The board that oversees Iowa’s public universities will not consider new tuition rates at its meeting scheduled for this week because lawmakers at the Iowa Capitol are still working out their differences on state education funding.
Senate Republicans on an education budget committee advanced a plan Tuesday to give an additional $12 million to the University of Iowa, Iowa State University, and the University of Northern Iowa next year. But that is less than the $15.9 million proposed by House Republicans, and even less than the $18 million requested by the universities and Republican Gov. Kim Reynolds.
Sen. Tim Kraayenbrink, R-Fort Dodge, co-chairs the education budget subcommittee. He said the $12 million increase is part of a sustainable budget put forth by Senate Republicans.
“We’ve been where we had to de-appropriate, and I don’t think anyone wants money promised to them and then taken back,” Kraayenbrink said.
Lawmakers have made mid-year budget cuts to Iowa’s public universities in each of the past two years, with a net reduction of about $33 million.
Earlier this year, university presidents presented lawmakers with a choice: give the universities an $18 million raise so that UI and ISU would increase tuition 3 percent, and UNI would not increase tuition next year. Give the universities less than that, and they would increase tuition more—up to 5 percent at UI and ISU.
Sen. Herman Quirmbach, D-Ames, is an associate professor at ISU. He said he is disappointed that Senate Republicans have effectively voted for a larger tuition increase.
“I think what the regents have told the legislature is simply a reflection of financial reality. They have to pay the bills. They have to meet the expenses,” Quirmbach said. “And if they don’t get the money from the legislature, where else are they going to get it?”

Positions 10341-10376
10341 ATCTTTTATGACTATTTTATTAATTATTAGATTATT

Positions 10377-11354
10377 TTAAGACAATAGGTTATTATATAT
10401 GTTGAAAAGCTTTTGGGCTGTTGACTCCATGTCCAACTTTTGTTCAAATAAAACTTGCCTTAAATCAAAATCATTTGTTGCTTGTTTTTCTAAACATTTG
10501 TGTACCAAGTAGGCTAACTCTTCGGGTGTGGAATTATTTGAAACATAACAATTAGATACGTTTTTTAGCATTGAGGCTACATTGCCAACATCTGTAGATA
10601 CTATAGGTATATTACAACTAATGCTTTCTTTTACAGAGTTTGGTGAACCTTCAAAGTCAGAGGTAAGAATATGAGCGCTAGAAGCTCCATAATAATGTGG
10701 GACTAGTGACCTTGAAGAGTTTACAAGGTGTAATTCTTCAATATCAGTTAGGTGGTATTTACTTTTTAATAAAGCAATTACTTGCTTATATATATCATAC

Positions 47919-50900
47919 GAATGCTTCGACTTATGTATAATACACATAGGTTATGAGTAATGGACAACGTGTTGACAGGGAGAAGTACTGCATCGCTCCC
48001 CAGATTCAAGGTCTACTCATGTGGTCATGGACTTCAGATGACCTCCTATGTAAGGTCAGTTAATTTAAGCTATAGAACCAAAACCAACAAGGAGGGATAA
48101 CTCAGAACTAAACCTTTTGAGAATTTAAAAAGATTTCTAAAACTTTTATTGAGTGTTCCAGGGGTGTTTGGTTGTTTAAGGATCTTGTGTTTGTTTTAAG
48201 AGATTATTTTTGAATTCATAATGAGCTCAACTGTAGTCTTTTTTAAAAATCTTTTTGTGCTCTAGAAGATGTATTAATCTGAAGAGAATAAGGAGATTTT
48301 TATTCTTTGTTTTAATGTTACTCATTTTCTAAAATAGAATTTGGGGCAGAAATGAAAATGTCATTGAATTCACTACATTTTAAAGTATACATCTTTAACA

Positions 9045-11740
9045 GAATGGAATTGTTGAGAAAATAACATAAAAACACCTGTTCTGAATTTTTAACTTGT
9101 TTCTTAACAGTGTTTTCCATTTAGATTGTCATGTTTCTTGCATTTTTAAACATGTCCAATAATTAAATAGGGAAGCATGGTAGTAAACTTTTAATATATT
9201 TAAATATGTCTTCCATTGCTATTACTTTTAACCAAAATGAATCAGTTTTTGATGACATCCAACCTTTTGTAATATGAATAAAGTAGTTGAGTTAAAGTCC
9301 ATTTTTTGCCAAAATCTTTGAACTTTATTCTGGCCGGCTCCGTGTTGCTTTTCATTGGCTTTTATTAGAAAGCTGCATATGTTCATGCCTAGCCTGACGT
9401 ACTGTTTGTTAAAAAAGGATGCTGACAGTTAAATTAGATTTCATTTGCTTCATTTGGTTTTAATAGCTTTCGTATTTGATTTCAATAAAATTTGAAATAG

The Senate will have to reconcile its budget with the House of Representatives, which recently voted to approve more funding for the universities and other education programs.
Iowa Board of Regents spokesman Josh Lehman said the board will call a special meeting for initial consideration of next year’s tuition in late April or early May. The final decision on tuition will be made in June.
Senate and House Republicans differ on other aspects of education funding
The Senate’s education budget proposal also has less funding for community colleges than the House’s proposal. The Senate advanced a $4.7 million increase for community colleges, while the House approved a $7 million increase.
Senate Republicans left out $3 million proposed by Gov. Reynolds and the House to help train teachers to recognize signs of mental illness in children.
The education budget from the Senate also proposes less funding than the House for some scholarships that are part of Reynolds’ workforce development initiative.